Three Effective Hedges to Protect Your Money
Anyone who has ever studied history, or felt the bite of rising costs at the grocery store, understands inflation’s ability to wear away money’s value to nothing. In extreme cases, like Weimar Germany in the 1920s, the effect is so terrible that stacks of paper bills were burned for warmth since their value was worth little else. This is why it’s critical for serious investors and those who just want a solid retirement to learn how to hedge against inflation.
Fortunately, inflation’s corrosive powers are not unstoppable. There are three tested and proven ways to guard your earnings against the beast.
Silver, Gold, and Other Precious Metals
Though it’s debatable whether or not silver, gold, and other rare metals are the absolute best way to hedge against inflation, they are certainly the oldest method. They also provide the most accessible and practical protection for everyone from the richest titan to the person living on nothing but their Social Security check.
Metals like silver and gold were previously used in many nations as currency. Today, they remain internationally recognized as a backup way to barter if paper currencies should break down. Their long history means their weights and measures are well classified and understood, making them easy to acquire as coins or bars of solid bullion. Moreover, these materials continue to have industrial uses, making them stable commodities.
All of these features make precious metals attractive as an effective hedge against inflation. They offer enormous flexibility for storing different amounts of wealth as well. If you’re looking to hold value in the hundreds, then look at silver. But if it’s thousands or tens of thousands you want hedged, then buy palladium, gold, or platinum.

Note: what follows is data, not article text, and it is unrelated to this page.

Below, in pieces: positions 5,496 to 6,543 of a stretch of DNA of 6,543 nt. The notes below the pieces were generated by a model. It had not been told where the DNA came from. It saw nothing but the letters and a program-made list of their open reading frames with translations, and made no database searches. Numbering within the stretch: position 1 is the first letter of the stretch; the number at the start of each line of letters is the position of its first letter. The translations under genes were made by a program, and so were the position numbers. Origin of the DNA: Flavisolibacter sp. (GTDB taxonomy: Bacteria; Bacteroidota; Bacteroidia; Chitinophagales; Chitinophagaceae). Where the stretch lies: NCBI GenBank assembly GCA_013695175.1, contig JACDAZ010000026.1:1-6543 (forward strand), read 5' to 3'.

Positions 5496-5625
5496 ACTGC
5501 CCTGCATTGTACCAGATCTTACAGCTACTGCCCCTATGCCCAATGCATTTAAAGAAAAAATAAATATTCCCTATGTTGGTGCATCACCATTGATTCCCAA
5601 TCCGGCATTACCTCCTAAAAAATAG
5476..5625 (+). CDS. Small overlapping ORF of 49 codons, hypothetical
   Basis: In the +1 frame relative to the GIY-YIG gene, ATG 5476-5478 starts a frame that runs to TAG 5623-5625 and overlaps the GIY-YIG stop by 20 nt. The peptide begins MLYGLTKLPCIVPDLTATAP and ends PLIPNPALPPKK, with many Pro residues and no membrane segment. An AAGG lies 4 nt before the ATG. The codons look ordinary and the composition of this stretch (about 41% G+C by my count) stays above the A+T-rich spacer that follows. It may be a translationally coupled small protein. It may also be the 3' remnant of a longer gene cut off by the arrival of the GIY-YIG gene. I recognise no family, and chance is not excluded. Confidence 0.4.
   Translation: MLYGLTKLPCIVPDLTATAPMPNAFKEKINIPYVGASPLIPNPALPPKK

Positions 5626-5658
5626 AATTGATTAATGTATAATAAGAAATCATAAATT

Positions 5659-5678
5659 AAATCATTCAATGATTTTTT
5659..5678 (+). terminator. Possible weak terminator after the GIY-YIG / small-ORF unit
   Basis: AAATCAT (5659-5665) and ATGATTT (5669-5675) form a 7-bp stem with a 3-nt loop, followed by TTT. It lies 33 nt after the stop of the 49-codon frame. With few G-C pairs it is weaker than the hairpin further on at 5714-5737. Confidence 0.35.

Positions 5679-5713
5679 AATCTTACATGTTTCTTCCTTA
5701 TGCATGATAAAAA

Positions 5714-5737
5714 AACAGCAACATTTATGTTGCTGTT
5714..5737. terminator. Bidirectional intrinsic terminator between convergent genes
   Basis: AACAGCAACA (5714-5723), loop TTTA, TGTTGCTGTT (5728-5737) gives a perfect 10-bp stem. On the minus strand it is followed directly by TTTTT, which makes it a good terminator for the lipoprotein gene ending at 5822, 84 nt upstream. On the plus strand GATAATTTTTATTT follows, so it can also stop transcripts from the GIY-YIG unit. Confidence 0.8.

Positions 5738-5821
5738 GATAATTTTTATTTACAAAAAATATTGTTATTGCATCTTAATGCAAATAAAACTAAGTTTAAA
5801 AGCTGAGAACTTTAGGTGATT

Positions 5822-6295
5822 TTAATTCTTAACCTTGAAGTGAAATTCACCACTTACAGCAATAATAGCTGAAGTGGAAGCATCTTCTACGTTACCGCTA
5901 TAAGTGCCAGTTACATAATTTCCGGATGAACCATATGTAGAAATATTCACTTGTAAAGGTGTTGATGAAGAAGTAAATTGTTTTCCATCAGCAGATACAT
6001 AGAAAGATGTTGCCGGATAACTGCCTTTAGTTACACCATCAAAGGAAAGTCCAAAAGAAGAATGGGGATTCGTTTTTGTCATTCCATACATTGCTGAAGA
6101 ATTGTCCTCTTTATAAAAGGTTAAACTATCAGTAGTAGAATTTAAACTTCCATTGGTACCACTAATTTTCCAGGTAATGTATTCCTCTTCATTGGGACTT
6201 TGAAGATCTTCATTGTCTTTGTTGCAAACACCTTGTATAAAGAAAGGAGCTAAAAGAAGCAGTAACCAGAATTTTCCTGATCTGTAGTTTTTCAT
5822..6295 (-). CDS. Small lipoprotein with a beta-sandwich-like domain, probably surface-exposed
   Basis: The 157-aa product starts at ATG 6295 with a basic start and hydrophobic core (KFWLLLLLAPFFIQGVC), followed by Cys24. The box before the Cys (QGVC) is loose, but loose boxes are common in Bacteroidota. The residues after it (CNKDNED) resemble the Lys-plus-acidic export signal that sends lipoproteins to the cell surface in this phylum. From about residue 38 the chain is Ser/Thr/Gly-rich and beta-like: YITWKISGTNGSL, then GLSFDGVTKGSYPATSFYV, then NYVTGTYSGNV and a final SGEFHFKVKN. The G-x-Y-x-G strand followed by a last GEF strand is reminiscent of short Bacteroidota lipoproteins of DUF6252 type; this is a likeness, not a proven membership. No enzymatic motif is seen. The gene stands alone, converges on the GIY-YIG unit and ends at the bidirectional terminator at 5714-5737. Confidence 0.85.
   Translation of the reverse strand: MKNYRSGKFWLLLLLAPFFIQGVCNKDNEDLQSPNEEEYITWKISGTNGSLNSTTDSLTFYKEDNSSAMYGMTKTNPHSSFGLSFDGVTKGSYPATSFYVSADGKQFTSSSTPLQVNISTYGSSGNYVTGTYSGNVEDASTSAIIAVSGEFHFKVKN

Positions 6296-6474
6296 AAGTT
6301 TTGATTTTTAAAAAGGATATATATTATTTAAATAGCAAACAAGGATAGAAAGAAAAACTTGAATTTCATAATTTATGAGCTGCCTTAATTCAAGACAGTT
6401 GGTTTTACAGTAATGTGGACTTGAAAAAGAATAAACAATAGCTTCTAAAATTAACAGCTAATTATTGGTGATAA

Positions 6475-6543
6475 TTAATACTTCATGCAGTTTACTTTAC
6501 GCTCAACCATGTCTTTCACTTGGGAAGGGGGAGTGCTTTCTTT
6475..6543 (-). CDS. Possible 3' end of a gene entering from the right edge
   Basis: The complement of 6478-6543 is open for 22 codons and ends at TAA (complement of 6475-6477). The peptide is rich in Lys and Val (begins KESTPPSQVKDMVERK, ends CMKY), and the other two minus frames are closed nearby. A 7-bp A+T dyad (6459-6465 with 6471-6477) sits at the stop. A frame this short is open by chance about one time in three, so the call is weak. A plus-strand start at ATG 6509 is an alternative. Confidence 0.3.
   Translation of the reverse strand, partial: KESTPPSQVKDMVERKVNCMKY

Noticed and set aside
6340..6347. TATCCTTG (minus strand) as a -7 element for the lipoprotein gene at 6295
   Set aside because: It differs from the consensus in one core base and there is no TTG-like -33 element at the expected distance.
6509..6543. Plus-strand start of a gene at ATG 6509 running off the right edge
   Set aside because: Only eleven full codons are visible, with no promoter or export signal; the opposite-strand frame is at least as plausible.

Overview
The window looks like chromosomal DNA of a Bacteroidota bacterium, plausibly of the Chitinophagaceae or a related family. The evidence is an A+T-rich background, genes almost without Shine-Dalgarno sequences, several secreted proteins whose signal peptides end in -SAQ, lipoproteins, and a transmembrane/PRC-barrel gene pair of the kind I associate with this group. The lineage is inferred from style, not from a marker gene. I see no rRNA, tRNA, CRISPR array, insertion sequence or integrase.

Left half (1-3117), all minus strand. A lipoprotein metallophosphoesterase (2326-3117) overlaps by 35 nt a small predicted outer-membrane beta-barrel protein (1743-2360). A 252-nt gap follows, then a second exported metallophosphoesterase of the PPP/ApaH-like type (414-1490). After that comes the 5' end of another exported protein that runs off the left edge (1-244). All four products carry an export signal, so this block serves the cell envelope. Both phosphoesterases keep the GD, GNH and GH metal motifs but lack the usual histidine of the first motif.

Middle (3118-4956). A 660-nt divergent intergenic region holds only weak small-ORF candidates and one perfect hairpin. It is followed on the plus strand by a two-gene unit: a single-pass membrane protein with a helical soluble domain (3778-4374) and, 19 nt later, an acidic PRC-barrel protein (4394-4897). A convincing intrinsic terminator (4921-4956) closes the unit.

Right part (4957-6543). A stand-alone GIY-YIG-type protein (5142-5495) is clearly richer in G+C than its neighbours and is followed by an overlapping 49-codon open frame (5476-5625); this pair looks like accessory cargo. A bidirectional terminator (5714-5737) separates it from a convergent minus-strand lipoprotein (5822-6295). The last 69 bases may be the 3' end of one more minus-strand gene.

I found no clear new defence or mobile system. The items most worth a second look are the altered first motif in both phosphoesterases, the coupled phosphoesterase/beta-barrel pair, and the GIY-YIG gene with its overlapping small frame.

Real estate is another widely recognized means to ward off inflation. Land as well as physical properties will always rise with inflation, holding intrinsic value in the event a nation’s currency rapidly inflates. Unlike metals, though, real estate does have a few drawbacks.
Unless you’re buying great quantities of gold or platinum, a real estate investment is far more expensive than what it takes to get started buying precious metals. It demands heavy research. In addition, real estate is subject to volatile swings in the market than precious metals, but it may also have greater growth potential if you buy in a well targeted area.
By now, you probably realize the best way to hedge against inflation is by buying items with intrinsic worth to society. While precious metals and real estate are the most popular ways to go, some enjoy taking different paths. Oil, minerals, grain, fruits, and other commodity markets are looked at as alternatives for investors trying to hedge against inflation.
Stranger still is another approach that seems more like saving toward consumption rather than true investing. Storable foods, razor blades, batteries, and other household items with long shelf lives are hoarded at cheaper prices to be used well after inflation drives their cost up. This fringe method is probably the most unenjoyable, unless you've got a stomach for going through a thousand can crate of tuna for many years.
Hedging against inflation concerns is a necessity. Fortunately, these three methods are fairly painless to implement, and may help you stretch your assets further in times of reduced income like retirement.